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Critic Reviews

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Amiga Joker (Mar, 1990)
Wenn also Grafik, Sound und Präsentation auch zu wünschen übrig lassen, spielerisch ist Atomic ein absoluter Hochgenuß. Fans von „Tetris“ oder „Pipe Mania“ werden ihre helle Freude damit haben!
(page 48)
Ich sagte es schon: Atomix ist vom Konzept her nicht mehr ganz neu. Dennoch glaube ich, daß solche Spiele immer wieder Ihre Freunde finden werden, auch wenn sie auf bereits bekannten Ideen basieren. Was ist es eigentlich, das den Reiz solcher Programme ausmacht? Die Beanspruchung der berühmten kleinen grauen Zellen? Die Möglichkeit, ohne Ende zu knobeln und zu puzzeln? Der Schuß Hektik, der die Hände feucht werden läßt? Wahrscheinlich all das zusammen, aber auch die Tatsache, daß man sich über Spiele wie Atomix ärgern kann, sogar gewaltig ärgern kann. Denn Atomix ist irgendwie richtig fies - ist das nicht schön?
Zzap! (Oct, 1990)
Zero marks to Thalion for originality: Atomix's roots begin in those sliding tile games (invented Lord knows how many decades ago) and were tweaked for Logotron's two Xor games and Entertainment International's Leonardo, which gave space to manoeuvre and perpetual motion to the concept. Thalion have tried to be scientific and indeed, although backgrounds are simple, formula components are neat and work well, and the buzzing noise they make as they're shifted is great. Personally, however, this type of game leaves me cold; I'd much rather blast a few ships or slay a few monsters than fiddle around with some silly old formulae. It's fine to while away an hour or so but I wouldn't pay good money for it.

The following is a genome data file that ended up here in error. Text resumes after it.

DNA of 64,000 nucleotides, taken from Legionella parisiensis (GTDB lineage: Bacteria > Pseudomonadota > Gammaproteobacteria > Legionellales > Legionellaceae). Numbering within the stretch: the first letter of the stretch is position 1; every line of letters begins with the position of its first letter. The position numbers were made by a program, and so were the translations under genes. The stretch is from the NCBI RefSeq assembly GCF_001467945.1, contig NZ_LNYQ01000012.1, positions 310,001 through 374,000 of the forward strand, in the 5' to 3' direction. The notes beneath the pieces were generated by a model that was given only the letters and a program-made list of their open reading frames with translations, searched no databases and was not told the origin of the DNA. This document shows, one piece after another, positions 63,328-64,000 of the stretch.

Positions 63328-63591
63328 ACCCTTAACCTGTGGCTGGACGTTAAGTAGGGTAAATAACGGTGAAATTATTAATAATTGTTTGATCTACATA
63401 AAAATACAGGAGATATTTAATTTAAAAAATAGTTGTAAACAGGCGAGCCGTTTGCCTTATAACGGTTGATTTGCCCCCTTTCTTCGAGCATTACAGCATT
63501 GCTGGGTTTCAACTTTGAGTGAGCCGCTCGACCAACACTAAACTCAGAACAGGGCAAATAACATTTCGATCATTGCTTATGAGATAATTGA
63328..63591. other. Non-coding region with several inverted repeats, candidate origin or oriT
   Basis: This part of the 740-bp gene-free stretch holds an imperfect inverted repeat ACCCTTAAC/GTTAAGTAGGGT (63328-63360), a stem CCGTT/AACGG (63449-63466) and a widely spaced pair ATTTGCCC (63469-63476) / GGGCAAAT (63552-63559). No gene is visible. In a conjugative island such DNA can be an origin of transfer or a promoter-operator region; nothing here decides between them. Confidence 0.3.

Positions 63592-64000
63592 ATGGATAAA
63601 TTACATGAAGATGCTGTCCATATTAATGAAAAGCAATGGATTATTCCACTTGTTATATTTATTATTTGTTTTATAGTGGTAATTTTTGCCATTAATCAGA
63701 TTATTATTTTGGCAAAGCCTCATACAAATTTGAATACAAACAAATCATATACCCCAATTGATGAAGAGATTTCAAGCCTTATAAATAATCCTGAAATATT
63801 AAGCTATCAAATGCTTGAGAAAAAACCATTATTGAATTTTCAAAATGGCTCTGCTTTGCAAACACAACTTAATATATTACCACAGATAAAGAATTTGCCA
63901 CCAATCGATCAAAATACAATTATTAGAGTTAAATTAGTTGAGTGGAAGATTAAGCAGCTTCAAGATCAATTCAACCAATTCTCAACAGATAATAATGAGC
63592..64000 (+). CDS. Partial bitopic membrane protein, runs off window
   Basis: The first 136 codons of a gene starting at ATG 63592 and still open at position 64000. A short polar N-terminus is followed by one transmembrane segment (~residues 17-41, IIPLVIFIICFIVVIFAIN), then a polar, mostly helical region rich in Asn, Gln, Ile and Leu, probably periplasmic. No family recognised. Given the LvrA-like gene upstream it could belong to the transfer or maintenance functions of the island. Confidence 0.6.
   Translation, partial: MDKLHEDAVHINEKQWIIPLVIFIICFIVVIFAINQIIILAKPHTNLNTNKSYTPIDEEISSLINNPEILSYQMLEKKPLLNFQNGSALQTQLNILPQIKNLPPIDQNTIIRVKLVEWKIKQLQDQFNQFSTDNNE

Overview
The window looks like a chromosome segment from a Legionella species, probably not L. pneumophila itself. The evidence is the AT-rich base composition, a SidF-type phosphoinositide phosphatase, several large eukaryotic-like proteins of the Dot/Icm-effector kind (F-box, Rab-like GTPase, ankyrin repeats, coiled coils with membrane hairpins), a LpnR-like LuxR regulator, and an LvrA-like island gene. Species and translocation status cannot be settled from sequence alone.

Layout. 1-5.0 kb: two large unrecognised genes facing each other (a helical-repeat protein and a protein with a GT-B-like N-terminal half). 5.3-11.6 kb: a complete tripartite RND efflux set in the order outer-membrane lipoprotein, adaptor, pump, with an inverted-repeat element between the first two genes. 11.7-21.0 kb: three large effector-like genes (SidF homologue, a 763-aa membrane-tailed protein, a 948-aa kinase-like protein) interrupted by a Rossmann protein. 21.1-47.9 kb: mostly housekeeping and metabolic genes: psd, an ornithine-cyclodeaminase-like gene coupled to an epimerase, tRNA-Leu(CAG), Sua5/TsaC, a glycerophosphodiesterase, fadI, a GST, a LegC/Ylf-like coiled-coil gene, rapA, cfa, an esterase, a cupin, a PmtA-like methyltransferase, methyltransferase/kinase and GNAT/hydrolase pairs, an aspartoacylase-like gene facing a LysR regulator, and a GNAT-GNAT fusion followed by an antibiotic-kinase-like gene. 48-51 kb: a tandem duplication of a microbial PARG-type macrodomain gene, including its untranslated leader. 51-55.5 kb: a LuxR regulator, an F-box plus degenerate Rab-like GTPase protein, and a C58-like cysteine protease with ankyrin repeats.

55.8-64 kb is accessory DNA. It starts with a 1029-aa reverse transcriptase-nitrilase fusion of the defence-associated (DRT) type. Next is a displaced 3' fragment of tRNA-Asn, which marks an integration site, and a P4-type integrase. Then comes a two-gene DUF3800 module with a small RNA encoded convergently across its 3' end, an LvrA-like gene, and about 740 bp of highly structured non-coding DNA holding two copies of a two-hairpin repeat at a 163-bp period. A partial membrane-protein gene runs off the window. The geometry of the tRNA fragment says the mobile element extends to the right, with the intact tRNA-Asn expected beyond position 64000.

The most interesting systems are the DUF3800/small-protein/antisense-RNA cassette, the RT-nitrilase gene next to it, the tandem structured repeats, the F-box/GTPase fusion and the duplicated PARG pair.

Power Play (May, 1990)
Atomix gehört zur Güteklasse A der Denkspiele. Die Grafik ist zwar unspektakulär, aber zweckmäßig, Sound ist so gut wie nicht vorhanden (dann stört er wenigstens nicht), doch dafür ist das Spielprinzip erste Klasse.
Zero (May, 1990)
Things are hampered by the fact that when you move an atom, it continues until it hits an obstacle. This makes fine positioning a bit of a nightmare. It requires the same sort of mind as those little tile games where you were supposed to form the words GOAT, RULE, DIET, and CAB within a square frame by sliding the bits around. It's intriguing at first but repetitive until you get the passwords to skip to the real humdingers from level ten onwards.
A great picture of Albert Einstein, backed by a moody but plain tune, leads to a very bland looking game. Colours are few and not very detailed. Atomix's design is an old one. It's already been used in Entertainment International's Leonardo and Logotron's Xor. The game's fine, but it's all been done before.
Although the sound effects and graphics are pretty enough you can't help feeling that Tale could have got much more out of the Amiga than this. More bells and whistles would have been welcome as would development of the basic game play.
Amiga Format (May, 1990)
Neat, simple, highly addictive and very playable. A great little game that fans of Xor and Pipe Mania will love. All it really needs is more levels, because once you get into it you will find it far too simple to complete.